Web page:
To be a teacher, one must at the same time be a student, or be a student first, just as Carl Marx says, “Educators must themselves be educated first.” Though this is plain truth, yet people in their practical life seldom recognize it. It is especially hard for teachers of long standing or those with “special skills”, as Han Yu says, to look at this matter dialectically.

It is not without reason or cause that teachers fail to be readily receptive to the above-mentioned concept. The viewpoint “Pupils are not necessarily inferior to their teachers, nor teachers better than their pupils”, though put forward by Han Yu, himself a feudal-minded scholar typical of his time, was by no means popular in the feudal age. On the contrary, as teachers were ranked high up along with “Heaven, Earth, Sovereign and Parents” as objects of worship in the feudal age, pupils could never be on an equal footing with their teachers to form a unity of opposites. After all, a teacher was a teacher. His teaching profession was dignified, sacred and inviolable. A pupil was a pupil. He was never expected to surpass his teacher. The practice has come down from the past and become customary.

The new relationship between teacher and pupil should be that of, in the words of Han Yu, “not (being) ashamed to learn from each other.” That is to say, teacher and pupil should teach each other and learn from each other. They should teach each other as equals regardless of seniority, so that, as Han Yu says, “Whoever knows the truth can be a teacher.”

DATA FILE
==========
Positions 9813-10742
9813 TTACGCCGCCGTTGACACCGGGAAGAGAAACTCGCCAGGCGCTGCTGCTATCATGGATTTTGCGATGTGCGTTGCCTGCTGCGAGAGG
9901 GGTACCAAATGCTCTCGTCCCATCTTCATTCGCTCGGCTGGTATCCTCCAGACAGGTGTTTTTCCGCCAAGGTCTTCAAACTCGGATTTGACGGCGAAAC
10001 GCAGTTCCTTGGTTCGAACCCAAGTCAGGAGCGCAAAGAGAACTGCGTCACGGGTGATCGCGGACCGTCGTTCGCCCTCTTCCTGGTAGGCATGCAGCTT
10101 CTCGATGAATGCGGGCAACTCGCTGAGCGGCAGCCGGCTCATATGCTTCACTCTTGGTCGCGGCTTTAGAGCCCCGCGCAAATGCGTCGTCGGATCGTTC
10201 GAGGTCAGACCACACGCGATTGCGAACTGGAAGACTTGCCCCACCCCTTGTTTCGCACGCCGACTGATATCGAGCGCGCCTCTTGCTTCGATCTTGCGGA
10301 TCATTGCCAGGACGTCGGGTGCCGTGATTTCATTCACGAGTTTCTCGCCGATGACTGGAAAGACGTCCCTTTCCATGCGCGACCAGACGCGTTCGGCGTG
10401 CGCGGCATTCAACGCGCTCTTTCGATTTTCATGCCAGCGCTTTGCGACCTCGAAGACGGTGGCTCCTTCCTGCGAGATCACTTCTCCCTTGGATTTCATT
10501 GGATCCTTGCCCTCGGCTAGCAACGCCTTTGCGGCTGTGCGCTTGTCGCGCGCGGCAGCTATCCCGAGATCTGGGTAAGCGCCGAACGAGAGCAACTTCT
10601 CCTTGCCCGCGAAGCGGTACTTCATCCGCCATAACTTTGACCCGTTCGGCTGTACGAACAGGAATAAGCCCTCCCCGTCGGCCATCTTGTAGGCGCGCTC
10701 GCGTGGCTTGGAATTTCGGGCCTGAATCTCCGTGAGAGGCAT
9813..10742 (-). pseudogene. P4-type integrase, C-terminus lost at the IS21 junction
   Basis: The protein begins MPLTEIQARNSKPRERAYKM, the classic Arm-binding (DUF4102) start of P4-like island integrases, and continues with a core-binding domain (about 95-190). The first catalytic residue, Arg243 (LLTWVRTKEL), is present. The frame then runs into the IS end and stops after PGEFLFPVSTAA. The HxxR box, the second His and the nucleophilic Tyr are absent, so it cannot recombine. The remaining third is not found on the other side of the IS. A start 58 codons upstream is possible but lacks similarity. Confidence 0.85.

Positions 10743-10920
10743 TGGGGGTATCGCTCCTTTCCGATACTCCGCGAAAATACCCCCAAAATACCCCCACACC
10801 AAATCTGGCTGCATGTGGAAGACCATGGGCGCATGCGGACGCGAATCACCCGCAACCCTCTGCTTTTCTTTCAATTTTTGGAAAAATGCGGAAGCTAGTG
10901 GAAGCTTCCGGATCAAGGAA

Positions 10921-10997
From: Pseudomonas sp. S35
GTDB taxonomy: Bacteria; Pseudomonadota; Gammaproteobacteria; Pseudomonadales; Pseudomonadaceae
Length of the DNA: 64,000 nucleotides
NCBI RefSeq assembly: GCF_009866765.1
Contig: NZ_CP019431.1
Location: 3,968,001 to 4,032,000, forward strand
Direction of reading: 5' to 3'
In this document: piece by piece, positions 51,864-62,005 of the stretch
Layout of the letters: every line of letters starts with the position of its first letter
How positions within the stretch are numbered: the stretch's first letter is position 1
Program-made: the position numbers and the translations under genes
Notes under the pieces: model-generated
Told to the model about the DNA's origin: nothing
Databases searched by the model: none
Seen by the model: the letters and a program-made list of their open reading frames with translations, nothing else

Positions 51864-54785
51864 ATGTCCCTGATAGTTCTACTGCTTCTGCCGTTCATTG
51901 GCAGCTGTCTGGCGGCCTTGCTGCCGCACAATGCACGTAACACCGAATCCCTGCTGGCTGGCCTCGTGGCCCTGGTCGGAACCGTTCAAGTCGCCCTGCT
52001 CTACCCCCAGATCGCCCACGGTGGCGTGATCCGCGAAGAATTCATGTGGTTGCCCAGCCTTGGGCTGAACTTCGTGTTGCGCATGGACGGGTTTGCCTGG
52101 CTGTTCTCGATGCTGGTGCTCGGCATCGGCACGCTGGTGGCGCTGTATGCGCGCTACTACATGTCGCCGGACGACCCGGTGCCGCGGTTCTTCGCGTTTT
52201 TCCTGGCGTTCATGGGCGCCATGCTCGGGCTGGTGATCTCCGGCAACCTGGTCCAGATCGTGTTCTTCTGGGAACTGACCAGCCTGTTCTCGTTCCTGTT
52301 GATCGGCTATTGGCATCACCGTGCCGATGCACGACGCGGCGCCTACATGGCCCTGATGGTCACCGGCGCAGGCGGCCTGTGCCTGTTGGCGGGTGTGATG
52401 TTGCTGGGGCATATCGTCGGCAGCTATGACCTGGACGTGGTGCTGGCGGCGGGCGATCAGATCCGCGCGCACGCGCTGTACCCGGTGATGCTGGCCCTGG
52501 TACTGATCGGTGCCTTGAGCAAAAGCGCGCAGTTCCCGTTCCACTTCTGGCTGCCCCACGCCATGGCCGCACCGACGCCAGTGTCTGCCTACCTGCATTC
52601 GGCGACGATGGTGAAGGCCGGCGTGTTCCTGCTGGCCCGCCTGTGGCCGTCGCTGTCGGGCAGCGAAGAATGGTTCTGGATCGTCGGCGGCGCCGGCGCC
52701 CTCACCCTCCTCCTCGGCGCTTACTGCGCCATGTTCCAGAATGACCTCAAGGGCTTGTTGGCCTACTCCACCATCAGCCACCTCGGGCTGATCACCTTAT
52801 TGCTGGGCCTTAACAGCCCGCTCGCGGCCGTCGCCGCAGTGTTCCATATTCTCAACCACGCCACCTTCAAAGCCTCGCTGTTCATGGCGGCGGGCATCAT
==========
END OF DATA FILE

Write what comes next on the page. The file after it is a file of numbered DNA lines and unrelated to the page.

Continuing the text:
Pupils should show the spirit of respecting the truth, learning from whoever knows. Teachers should be so open-minded as to be ready to learn from anyone who knows, just as Confucius says, “Out of three men, there must be one who can teach me.”

Han Yu, going by Confucius’ teaching, asserts that “a sage has no definite teacher”, meaning that a really wise and learned person has no fixed teacher and that he learns from whoever knows. I think I may as well add, “No teacher is all-knowing,” meaning that no teacher is infallible. A teacher should have the courage not only to hold firmly to the truth but also to admit his mistake. All devoted teachers might as well put this into practice so that they can strive, together with their pupils, for scientific knowledge and the truth.

On the other hand, however, pupils should also understand this: when they discover a teacher’s weak point in a certain respect, they should not jump to the conclusion that he is no longer qualified as a teacher, because the weak point in one respect does not mean the weak point in all respects and, likewise, the strong point in a certain point does not mean the strong point in all respects. Students of today, shouldering a great historical task, should deeply understand how limited their knowledge is and how important it is for them to learn modestly from all those who have knowledge and strong points, especially teachers who “have special skills”! That is all I can say about On the Teacher.